Europe – In its attempt to fight price-fixing, the European Commission has sent statements of objection to five lead recyclers suspected of having operated a cartel in the market for recycling lead from used car batteries. Among the companies being investigated are Recylex and Eco-Bat.
Between 2009 and 2012, it is alleged that the five companies agreed prices for scrap lead-acid car batteries in Germany, France, the Netherlands and Belgium. ‘Unlike in most cartels where companies usually conspire to increase their sales prices, the companies in this case appear to have colluded to reduce their purchase prices,’ states the European Commission.
According to the Commission, the main goal of the cartel members was to maintain higher profit margins. ‘The cartel members may have lowered the prices paid to scrap dealers, many of which are small and medium-sized companies,’ it states. ‘This would then feed through in lower prices for used batteries sold for scrap, ultimately to the detriment of sellers.’ The result, the Commission alleges, was the same as in any price-fixing cartel – that is, ‘disrupting the normal functioning of the market and preventing competition on price’.
The Commission underlines that artificially fixing the price of lead from batteries is ‘a very serious matter because it interferes with the effective functioning of the recycling market’. And it adds: ‘Car battery recycling essentially functions in a closed-loop cycle but the behaviour of these companies would interfere with this loop and affect the circular economy.’
The European Commission puts a very high priority on its work in this area ‘because of the serious harm cartels cause to consumers and businesses, and the huge damage cartels inflict on the economy as a whole in terms of removing incentives to compete on prices or to innovate’, stresses EU commissioner for competition Margrethe Vestager.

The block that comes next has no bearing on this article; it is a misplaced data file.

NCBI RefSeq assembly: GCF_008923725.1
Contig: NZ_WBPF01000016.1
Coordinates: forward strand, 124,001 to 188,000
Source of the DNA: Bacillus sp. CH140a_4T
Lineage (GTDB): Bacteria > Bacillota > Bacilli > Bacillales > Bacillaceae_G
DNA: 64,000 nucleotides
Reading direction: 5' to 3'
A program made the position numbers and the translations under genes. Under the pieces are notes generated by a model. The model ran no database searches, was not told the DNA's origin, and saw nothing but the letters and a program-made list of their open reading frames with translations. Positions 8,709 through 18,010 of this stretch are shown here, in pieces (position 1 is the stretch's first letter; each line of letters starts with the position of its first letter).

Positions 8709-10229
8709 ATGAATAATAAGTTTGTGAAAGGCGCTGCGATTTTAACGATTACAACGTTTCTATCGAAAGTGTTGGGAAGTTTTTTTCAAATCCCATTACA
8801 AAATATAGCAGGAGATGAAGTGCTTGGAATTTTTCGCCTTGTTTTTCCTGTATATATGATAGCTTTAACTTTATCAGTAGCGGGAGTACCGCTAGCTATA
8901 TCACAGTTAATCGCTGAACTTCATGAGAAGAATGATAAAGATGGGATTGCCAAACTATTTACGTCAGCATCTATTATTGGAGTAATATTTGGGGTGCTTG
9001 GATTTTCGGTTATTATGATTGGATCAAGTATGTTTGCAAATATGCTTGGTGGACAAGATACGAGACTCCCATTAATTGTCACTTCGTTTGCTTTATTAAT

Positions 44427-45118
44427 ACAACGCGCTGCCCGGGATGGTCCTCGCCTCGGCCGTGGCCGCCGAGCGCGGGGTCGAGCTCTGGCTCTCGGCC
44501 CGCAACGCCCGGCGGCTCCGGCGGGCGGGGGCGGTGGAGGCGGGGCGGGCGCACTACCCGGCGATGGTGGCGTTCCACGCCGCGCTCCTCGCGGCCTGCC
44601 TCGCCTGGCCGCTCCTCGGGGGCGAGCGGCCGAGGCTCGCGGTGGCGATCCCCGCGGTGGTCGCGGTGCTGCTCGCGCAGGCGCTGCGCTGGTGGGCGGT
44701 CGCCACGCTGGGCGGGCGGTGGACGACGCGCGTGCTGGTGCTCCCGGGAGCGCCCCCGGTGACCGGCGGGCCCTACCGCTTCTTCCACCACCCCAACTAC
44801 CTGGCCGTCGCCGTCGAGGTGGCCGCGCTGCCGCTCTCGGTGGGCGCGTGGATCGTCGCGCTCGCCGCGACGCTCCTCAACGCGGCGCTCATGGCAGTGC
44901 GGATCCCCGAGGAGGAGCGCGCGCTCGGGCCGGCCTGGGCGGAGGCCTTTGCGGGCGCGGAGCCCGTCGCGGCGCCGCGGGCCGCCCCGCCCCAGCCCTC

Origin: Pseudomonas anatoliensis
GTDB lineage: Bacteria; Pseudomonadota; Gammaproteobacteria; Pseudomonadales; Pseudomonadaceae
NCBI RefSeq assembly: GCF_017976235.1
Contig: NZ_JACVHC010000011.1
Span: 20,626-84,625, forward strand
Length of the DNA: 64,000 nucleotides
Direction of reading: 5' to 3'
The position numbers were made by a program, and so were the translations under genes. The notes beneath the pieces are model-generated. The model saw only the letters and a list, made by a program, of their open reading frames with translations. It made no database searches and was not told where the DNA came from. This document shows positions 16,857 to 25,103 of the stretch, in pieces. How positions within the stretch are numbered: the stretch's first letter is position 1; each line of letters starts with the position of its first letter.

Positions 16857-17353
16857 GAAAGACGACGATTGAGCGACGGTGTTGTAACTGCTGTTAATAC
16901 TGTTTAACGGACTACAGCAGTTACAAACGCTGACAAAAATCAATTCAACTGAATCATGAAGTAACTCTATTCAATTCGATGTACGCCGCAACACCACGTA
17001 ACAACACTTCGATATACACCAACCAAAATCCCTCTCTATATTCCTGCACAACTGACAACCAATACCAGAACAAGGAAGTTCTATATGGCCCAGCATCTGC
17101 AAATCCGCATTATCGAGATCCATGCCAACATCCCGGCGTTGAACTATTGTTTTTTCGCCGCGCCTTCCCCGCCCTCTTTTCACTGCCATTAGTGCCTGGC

The parties involved have been given the opportunity to respond to the Commission’s allegations. Recylex confirms to Recycling International that it has ‘fully co-operated with the European Commission in connection with this inquiry’. The company is studying the content of this confidential document with its lawyers to determine the implications. ‘This statement of objections is a preliminary stage, which does not prejudge the outcome of the procedure,’ stresses Recylex. ‘A response will be provided to the European Commission during the second half of 2015.’
If the allegations are proved, the recyclers could risk multi-million Euro fines. Last week, the European Commission imposed fines totalling over Euro 115 million on 10 companies for running cartels in retail food packaging; eight manufacturers and two distributors ran five separate cartels relating to trays used for retail packaging of foodstuffs such as cheese, meat, fish and cakes.
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